The Lynda Jackson Macmillan Centre was opened in June 1993 to provide support and information to people affected by cancer. It was one of the first organisations of its kind.
The LJMC provides a service that supports patients and their families and helps them cope with all aspects of the disease from diagnosis, through treatment and beyond.
The LJMC was built in response to a number of pilot studies that were undertaken to establish patients' concerns. Consultation over two years identified that patients wanted improved access to information, and improved communication with and between the healthcare professionals that are treating them.
The philosophy of the LJMC is to promote patient empowerment and self-help by encouraging patients to seek information, and providing them with the support they need to process this information at their own pace.
Working closely with the Mount Vernon Cancer Treatment Centre, the LJMC promotes this patient-centred approach through the treating team, thereby offering holistic care throughout the cancer journey.
The centre was named after Lynda Jackson, a patient at Mount Vernon Hospital who died at the age of 31. Her family and friends raised a substantial amount of money in her memory to launch the fundraising for the centre that was to come to bear her name.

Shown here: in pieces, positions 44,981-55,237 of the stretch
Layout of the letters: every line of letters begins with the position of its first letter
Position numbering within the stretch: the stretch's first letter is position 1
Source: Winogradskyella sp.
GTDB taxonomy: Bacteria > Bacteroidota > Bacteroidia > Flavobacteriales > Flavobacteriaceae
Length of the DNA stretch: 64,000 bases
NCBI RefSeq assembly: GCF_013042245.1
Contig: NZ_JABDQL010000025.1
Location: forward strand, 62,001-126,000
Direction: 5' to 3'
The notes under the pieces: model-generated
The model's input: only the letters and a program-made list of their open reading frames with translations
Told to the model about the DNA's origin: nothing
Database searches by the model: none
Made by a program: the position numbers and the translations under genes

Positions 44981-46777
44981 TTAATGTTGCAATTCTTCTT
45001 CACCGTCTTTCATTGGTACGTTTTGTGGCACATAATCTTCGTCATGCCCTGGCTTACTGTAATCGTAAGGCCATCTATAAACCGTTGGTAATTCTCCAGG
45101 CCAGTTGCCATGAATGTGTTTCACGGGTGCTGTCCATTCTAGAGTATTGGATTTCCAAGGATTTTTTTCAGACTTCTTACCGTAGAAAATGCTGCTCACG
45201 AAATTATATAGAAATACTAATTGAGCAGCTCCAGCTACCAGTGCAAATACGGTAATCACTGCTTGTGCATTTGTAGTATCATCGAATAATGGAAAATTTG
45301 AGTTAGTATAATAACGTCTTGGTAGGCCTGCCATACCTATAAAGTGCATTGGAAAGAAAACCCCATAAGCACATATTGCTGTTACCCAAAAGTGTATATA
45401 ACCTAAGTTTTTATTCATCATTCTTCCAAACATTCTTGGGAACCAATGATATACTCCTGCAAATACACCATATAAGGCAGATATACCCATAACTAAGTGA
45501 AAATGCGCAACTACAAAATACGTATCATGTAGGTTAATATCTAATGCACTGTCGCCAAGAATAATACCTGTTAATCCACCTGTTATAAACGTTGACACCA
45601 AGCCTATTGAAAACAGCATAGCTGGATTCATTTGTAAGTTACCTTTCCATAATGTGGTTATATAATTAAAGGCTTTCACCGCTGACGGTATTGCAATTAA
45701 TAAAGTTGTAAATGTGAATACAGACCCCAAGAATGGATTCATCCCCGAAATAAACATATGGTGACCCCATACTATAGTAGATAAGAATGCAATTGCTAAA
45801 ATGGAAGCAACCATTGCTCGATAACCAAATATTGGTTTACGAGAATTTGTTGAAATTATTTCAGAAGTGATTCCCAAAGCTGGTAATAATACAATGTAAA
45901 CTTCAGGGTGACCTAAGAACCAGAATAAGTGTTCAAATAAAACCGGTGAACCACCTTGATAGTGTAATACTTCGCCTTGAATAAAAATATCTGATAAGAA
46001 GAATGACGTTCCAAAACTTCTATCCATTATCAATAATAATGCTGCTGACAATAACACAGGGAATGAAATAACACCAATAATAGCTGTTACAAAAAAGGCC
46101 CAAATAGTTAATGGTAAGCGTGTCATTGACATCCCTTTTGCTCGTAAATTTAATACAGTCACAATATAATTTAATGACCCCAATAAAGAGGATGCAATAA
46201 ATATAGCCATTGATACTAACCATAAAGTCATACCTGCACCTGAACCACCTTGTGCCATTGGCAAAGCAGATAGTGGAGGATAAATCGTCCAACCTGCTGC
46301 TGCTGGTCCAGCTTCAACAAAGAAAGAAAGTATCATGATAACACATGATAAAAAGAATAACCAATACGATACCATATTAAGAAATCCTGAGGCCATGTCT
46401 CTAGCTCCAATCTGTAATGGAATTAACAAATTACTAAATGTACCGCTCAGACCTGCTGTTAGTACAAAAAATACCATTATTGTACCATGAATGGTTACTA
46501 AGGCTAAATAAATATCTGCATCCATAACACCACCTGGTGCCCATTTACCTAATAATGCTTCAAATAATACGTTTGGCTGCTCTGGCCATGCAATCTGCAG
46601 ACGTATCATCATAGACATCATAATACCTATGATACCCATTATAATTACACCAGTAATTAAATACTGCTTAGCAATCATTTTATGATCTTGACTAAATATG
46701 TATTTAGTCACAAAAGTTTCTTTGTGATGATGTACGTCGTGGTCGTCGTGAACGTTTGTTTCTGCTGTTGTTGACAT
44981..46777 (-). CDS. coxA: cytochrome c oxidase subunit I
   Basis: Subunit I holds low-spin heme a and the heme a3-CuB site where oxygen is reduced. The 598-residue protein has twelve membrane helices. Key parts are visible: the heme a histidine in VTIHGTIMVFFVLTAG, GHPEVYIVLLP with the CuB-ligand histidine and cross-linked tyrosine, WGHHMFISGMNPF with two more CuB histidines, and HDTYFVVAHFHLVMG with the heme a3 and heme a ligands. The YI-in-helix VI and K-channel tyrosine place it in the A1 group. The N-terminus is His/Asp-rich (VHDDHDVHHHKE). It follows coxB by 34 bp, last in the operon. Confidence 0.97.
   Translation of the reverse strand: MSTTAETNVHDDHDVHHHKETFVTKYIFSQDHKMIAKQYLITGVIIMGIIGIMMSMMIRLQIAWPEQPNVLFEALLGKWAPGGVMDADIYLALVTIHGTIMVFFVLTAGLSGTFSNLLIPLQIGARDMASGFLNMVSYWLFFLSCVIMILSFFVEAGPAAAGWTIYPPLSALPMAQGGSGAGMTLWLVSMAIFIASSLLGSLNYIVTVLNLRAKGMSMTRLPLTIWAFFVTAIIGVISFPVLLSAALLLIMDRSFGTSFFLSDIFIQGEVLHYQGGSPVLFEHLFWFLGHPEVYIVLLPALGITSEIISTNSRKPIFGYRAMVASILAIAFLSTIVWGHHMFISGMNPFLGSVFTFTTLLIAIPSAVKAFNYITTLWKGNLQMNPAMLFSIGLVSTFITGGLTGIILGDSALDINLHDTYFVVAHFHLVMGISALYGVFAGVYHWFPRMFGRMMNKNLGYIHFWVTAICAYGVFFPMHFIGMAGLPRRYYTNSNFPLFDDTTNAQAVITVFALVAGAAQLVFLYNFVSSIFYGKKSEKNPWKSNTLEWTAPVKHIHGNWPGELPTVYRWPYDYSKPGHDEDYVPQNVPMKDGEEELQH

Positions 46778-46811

The remaining money was provided by Macmillan Cancer Relief (now Macmillan Cancer Support). Macmillan has further supported the LJMC by funding the extension to the centre which was completed in 2002 and has also provided startup funding for some posts.
The aim of the LJMC is to meet the support and information needs of people affected by cancer by offering:
Support which is responsive to the wishes of patients, their families and friends
Information which is accurate, up-to-date and relevant to the individual
A service which is available at any stage of a patient’s illness
The centre works closely with the NHS to ensure that conventional treatments and procedures are fully integrated with a complementary approach that deals with the patient as a whole person, and not just with the disease.
Last updated: May 17, 2012